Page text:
This documentation is for Dash Enterprise.
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This page applies to Dash Enterprise 5.
Lens is a free, open-source tool that offers a graphical user interface for inspecting Kubernetes clusters. Using Lens is an alternative to running
commands against your cluster. We recommend using Lens primarily to examine the status of resources in your cluster—the equivalent
kubectl get commands.
Support bundles can also provide information about the health of the system.
The analysis displayed when you generate a support bundle is determined by Plotly-made analyzers and is specific to
the state of the cluster at the moment you generated it, as are the contents of the support bundle itself,
whereas Lens displays a real-time view of the Kubernetes objects
in your cluster. You don’t need to be experienced with Kubernetes objects to follow the steps in this guide.
Warning: When you select a Kubernetes object in Lens, the Lens interface displays Edit and Delete buttons. Do not edit or delete
anything in the cluster unless instructed by our customer success team. Making changes to Kubernetes objects in Lens could cause discrepancies
between the resources on the cluster and what is displayed in the Dash Enterprise App Manager, among other potential issues.
Lens is available as a desktop app for Windows, Mac, and Linux. Download it from https://k8slens.dev/.
Note: If using a recent version of Lens, you may need to create a Lens ID, which requires an internet connection. Once your ID is
created and you are logged in, you can use Lens even if your workstation does not have internet access.
When you add your Kubernetes cluster to your kubeconfig,
Lens automatically detects your access and adds the cluster to your Lens Catalog.
The Catalog is a list of clusters that you can examine using Lens. The first time you open Lens, you
are prompted to go to the Catalog. Select Browse Clusters in Catalog to view the list of clusters.
Select the Kubernetes cluster that Dash Enterprise is installed on to get started. You can also add it to the hotbar for quick access.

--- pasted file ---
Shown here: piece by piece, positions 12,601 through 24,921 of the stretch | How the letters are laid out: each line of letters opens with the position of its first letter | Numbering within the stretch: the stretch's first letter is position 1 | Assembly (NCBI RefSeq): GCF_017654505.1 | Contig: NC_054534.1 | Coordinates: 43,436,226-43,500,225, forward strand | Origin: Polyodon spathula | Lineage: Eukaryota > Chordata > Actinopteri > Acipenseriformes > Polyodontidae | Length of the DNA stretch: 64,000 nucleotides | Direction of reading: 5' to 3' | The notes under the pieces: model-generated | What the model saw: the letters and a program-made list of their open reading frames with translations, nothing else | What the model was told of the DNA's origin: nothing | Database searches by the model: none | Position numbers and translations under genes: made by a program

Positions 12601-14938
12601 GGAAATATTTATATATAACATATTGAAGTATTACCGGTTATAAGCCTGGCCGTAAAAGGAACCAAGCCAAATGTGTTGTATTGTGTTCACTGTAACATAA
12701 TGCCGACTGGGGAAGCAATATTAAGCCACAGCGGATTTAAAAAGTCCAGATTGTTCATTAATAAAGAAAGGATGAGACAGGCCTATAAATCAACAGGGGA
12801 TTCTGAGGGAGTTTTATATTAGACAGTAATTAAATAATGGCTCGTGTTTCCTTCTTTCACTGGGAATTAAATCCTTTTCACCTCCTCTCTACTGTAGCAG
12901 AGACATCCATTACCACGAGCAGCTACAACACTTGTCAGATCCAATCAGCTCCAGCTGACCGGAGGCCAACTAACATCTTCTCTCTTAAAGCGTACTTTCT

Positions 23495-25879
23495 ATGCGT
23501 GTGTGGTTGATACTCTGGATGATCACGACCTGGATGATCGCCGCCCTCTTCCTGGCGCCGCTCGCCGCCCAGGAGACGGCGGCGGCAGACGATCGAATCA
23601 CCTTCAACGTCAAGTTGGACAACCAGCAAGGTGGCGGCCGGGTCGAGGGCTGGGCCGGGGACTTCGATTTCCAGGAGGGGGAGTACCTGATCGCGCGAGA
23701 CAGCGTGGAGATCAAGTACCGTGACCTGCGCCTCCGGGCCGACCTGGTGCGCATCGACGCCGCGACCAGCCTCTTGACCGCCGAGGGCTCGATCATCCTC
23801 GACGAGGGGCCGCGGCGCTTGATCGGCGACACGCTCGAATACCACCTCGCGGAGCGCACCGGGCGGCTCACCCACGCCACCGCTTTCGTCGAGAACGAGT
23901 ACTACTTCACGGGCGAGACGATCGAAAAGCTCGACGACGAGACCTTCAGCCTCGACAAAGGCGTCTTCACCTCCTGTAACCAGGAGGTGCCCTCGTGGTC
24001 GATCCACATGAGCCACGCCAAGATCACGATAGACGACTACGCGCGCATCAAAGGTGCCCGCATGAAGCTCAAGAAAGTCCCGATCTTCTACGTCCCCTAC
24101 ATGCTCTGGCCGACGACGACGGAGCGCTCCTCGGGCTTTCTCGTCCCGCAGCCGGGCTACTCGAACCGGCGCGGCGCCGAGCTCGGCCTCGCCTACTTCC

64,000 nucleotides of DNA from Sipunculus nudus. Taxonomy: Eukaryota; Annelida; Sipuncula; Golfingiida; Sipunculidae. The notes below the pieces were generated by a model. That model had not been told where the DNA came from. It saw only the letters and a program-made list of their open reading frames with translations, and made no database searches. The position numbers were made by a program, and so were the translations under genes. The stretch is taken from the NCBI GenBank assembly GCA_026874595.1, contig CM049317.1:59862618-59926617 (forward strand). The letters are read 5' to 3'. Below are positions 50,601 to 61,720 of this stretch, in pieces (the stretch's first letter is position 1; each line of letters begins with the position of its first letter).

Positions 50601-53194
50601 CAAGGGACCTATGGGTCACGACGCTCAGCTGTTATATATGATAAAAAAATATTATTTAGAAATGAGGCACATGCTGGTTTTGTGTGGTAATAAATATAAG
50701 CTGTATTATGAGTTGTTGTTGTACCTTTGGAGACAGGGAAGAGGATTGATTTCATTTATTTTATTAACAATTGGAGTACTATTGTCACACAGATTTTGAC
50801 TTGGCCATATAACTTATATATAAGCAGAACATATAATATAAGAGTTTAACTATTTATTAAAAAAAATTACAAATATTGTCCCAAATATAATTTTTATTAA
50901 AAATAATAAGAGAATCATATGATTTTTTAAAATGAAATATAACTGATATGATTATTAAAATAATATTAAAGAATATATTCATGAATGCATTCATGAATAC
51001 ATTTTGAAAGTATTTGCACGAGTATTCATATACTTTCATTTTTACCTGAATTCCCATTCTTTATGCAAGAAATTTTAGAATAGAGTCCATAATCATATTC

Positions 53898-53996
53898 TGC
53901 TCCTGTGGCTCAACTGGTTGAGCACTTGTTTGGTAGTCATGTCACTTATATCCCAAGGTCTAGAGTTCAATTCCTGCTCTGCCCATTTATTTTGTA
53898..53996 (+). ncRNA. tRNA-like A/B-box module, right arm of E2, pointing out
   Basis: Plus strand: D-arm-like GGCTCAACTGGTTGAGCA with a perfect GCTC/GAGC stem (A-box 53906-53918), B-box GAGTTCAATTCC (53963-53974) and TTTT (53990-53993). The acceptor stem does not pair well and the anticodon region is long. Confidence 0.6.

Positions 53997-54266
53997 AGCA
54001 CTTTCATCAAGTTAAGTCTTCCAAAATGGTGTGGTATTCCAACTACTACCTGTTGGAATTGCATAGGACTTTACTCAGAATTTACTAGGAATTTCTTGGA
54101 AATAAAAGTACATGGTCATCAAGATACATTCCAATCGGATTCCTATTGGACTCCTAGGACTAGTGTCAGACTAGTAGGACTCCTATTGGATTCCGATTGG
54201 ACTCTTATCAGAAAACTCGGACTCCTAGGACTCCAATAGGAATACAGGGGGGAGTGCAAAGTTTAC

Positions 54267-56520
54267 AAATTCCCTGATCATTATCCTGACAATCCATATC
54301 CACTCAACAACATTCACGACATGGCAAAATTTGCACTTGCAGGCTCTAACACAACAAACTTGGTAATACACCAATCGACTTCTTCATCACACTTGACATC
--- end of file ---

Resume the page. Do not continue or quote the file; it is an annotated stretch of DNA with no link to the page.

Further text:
We use core system to refer to the Dash Enterprise components that exclude user-created resources like Dash apps.
We recommend checking the health of the core system after a new installation or upgrade.
The best way to get an overview of core system health is to check the status of the appstack and buildstack. Appstack represents the Dash Enterprise web app
(referred to as the App Manager in documentation for Dash developers), and buildstack represents the set of tools Dash Enterprise uses to build Dash apps and
To check the health of the core system in Lens:
The status for Appstack and Buildstack is displayed.
Tip: This information is also available via the
kubectl get dashenterprise -n plotly-systemcommand.
If both are
healthy, this indicates that your Dash Enterprise instance is running normally.
provisioning status indicates that the appstack or buildstack is in the process of provisioning what it needs to be in a healthy state.
pending status indicates that the appstack or buildstack is waiting for another resource before it can change to a
You can view the status of the individual components that make up the appstack and buildstack by selecting Appstack or Buildstack
from the dash.plotly.com custom resource group.
To view various logs in Lens, you’ll be interacting with pods, which are small, sometimes short-lived Kubernetes objects that represent a set of containers. Resources created from the
Dash Enterprise App Manager, like Dash apps, run inside these containers. By finding the pod corresponding to the resource whose logs you want to view,
you can view the resource’s logs.
Pods that are responsible for app builds are cleaned up when the build finishes, so their logs are only available in Lens for as long as the build is in progress.
If you want to view build logs after a build has completed, view them in Dash Enterprise. From your app’s Info, go to the Builds tab and select Show Build Logs
for the build you want to view.
Known issue: We are aware of an issue where build logs in Dash Enterprise are sometimes incomplete, slow, or out of order.
To view a Dash app’s build logs in Lens:
<app-name>-<ID>-build-1-build-pod, so if
When Dash developers restart or deploy a new version of an app, the system cleans up the pods responsible for running past versions. This means that
app logs in Lens are only available for the latest app version. If you want to see logs that span multiple versions of an app,
view app logs in Dash Enterprise.
To view a Dash app’s runtime logs in Lens:
<app-name>-----<process>-<ID>, so if
Workspace build logs correspond to the logs available to app owners and co-owners in the Workspace tab of the App Info in Dash Enterprise.
To view workspace build logs in Lens:
workspace-<app-name>-<ID>, so if
Workspace debug logs are runtime logs printed by Theia, the framework behind Dash Enterprise Workspaces. These logs are usually not very expansive,
but can sometimes help with debugging.
To view workspace debug logs in Lens:
workspace-<app-name>-<ID>, so if